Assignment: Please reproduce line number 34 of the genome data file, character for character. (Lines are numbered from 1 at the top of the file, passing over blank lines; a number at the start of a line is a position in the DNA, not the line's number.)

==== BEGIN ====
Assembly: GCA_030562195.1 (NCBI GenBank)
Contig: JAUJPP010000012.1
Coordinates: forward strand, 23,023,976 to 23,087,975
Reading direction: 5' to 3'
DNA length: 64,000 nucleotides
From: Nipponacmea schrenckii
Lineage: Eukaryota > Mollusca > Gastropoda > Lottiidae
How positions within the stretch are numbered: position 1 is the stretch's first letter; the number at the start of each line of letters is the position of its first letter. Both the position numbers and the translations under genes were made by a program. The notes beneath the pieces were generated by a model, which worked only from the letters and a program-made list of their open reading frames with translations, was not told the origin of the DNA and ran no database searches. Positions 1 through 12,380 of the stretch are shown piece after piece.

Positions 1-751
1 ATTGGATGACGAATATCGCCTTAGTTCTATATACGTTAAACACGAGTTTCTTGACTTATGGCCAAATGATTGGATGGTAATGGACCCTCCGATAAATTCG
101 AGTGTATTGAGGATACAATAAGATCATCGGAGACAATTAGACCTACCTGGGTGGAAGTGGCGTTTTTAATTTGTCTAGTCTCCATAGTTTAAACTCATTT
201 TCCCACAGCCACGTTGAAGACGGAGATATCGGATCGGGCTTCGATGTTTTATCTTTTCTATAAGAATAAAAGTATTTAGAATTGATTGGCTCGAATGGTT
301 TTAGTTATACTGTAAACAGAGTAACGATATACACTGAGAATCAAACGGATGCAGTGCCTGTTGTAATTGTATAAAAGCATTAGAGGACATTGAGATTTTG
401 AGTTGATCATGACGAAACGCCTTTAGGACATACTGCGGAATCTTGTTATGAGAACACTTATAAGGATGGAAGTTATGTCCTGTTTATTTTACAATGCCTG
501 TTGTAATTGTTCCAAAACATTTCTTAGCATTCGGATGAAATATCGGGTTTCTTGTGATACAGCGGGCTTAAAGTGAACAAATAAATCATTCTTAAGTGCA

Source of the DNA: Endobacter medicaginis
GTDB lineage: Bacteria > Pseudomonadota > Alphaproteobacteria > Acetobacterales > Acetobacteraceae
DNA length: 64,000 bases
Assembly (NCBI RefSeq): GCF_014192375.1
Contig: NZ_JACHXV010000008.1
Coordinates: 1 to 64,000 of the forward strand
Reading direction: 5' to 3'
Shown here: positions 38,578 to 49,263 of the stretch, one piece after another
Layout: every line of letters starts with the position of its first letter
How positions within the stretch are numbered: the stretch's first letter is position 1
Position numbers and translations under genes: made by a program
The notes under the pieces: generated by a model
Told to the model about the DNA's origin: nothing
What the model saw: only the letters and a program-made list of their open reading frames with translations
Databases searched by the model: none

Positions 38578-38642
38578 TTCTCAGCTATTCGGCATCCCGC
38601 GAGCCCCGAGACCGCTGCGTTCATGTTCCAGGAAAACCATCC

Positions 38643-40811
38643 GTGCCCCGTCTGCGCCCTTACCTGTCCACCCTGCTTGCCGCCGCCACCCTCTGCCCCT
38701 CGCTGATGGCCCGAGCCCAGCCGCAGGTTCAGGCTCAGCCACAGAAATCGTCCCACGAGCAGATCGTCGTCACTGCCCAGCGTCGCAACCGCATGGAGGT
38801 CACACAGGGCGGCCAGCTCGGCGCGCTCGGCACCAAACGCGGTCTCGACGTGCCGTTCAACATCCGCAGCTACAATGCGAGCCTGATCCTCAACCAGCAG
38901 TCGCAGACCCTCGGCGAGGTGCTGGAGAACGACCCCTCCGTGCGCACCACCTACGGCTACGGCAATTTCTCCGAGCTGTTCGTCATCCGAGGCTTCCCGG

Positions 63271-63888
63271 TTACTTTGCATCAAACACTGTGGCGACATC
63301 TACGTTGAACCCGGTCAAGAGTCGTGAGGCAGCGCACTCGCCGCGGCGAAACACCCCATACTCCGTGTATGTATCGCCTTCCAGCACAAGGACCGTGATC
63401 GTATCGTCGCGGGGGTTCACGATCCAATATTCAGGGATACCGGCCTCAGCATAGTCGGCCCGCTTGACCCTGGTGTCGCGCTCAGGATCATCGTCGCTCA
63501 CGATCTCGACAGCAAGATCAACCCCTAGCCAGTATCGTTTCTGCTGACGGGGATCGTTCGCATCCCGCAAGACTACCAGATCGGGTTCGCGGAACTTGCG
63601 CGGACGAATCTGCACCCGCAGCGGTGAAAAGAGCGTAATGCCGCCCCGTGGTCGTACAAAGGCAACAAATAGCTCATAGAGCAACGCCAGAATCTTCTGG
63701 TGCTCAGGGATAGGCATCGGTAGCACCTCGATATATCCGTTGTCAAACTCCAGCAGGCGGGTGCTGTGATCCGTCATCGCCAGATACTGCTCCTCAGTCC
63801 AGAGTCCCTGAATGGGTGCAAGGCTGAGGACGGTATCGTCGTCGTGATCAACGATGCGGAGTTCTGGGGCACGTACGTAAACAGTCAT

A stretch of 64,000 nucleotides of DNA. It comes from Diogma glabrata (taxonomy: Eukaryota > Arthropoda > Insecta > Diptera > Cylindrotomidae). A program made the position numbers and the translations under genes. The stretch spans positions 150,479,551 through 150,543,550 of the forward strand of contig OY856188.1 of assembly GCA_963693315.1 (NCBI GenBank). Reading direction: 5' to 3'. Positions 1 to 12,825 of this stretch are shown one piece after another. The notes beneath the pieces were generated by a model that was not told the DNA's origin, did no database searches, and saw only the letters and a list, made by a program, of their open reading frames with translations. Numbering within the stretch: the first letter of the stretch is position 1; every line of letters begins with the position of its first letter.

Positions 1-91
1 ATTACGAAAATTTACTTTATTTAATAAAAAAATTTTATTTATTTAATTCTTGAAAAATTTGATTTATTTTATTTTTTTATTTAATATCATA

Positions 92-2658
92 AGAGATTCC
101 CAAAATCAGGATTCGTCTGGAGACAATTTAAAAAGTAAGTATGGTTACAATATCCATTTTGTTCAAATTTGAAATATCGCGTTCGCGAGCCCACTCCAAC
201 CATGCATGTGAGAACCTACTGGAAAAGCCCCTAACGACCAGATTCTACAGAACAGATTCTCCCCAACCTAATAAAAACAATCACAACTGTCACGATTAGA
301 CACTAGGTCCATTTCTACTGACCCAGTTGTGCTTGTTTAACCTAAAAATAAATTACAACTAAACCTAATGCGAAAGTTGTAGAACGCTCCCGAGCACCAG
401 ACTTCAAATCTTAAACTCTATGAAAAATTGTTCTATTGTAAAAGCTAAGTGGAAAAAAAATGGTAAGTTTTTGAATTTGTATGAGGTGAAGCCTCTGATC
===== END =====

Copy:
Positions 38643-40811